Physical exam: A mental status exam may reveal confusion or disorientation. If the individual is in withdrawal from opioids such as heroin, there may be muscle cramps, nausea and vomiting, diarrhea, increased blood pressure, and needle insertion marks on the arms or other body areas. Significant weight loss may accompany use of amphetamines, cocaine, or heroin.

Tests: A urine drug screen may show the presence of cocaine, marijuana, opioids, codeine, or other substances if the test is performed after the individual recently used a substance. Physiologic effects of chronic substance abuse may include gastrointestinal, cardiovascular, neurological, immunologic, and endocrine involvement.

Note: It must be kept in mind that just because a physical diagnosis cannot be established as the cause of the presenting symptomatology, it does not necessarily mean that the cause is a mental one. That is to say that the presence of medically unexplained symptomatology does not necessarily establish the presence of a psychiatric condition. The first step in identifying the presence of a mental disorder is excluding the presence of malingering and/or of factitious disorder. Although factitious disorder is conscious and purposeful, it is classified as a psychiatric disorder. The strong need for this step is especially true whenever there is a medicolegal context associated with the presenting problem(s). Additionally, using DSM-5 and/or ICD-9-CM or ICD-10-CM, the clinician will find that many presentations fail to fit completely within the boundaries of a single mental disorder. There are systematic ways to go about making psychiatric diagnoses, however.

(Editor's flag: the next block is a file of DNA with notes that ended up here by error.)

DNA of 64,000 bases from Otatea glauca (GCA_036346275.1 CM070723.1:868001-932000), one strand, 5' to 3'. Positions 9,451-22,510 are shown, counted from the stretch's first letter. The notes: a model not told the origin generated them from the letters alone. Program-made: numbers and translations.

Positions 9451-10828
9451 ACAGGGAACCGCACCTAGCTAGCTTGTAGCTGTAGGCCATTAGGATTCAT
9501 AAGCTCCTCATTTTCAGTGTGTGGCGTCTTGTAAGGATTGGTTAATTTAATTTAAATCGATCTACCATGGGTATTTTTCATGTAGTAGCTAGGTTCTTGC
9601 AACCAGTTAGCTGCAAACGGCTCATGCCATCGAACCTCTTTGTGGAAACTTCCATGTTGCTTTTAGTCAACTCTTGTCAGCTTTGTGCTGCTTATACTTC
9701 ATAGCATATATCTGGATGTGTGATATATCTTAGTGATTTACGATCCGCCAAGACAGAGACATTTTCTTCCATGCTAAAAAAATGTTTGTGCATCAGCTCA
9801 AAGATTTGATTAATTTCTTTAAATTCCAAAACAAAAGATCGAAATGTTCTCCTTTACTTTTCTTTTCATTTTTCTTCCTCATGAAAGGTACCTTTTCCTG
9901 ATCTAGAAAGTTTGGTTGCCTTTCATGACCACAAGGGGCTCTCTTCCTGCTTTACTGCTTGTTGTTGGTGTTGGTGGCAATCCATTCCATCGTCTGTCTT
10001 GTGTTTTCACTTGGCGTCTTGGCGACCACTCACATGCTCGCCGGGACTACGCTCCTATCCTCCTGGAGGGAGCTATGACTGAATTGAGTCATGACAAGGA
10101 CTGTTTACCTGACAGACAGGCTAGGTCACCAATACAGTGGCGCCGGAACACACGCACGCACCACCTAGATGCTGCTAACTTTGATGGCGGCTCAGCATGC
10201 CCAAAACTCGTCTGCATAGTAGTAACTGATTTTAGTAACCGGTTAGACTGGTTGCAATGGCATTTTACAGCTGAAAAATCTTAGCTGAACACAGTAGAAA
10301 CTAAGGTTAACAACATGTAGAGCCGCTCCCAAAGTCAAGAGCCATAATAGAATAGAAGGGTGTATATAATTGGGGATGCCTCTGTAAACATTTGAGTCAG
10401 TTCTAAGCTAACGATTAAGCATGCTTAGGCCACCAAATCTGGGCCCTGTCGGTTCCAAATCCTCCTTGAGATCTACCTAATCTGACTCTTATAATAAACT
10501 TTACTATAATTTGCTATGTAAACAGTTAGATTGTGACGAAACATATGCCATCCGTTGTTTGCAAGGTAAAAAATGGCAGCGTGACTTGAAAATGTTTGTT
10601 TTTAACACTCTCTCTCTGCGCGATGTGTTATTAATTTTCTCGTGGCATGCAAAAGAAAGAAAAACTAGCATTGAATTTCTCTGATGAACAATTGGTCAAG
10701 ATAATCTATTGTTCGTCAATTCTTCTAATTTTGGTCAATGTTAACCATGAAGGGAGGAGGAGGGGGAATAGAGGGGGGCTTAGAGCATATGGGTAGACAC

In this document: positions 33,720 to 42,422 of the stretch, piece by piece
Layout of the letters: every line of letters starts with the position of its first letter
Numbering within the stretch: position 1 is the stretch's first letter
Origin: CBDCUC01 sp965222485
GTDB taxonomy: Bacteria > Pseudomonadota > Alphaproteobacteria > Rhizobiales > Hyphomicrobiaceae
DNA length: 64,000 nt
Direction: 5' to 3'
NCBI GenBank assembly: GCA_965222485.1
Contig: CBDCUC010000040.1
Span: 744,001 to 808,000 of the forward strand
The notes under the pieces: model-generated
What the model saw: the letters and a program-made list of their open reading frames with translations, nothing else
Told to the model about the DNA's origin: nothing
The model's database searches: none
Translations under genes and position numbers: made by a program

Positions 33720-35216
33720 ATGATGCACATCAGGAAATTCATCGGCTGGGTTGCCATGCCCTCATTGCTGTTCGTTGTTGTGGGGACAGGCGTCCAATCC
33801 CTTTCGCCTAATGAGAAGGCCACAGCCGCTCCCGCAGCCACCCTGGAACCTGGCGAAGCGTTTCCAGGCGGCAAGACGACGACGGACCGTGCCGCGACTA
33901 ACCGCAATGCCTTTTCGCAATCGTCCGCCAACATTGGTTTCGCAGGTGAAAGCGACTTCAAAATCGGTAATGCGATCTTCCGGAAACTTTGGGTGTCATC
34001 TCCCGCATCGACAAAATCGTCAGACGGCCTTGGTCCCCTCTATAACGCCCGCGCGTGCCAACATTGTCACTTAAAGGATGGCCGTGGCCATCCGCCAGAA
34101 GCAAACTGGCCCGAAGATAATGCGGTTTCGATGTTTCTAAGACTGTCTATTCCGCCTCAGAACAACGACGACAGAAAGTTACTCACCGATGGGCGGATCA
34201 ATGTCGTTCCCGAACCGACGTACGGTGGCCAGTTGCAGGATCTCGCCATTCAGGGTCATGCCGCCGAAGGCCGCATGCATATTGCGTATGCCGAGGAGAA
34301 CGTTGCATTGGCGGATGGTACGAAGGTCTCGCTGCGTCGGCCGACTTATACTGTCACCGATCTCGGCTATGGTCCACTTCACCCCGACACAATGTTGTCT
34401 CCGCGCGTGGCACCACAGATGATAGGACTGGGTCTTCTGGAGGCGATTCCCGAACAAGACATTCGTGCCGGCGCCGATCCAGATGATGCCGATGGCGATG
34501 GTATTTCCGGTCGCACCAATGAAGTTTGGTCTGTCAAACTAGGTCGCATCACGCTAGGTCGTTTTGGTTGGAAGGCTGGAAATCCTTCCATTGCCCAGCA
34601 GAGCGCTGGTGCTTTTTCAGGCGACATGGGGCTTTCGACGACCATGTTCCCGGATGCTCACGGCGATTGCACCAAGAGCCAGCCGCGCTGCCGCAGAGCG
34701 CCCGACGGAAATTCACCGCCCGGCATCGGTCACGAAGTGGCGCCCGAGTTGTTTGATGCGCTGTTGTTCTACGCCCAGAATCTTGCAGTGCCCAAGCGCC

Source: Medical Disability Advisor



Treatment

Abstinence is the treatment goal. Sedative, hypnotic, anxiolytic, and, sometimes, opioid abuse may require hospitalization to facilitate safe withdrawal.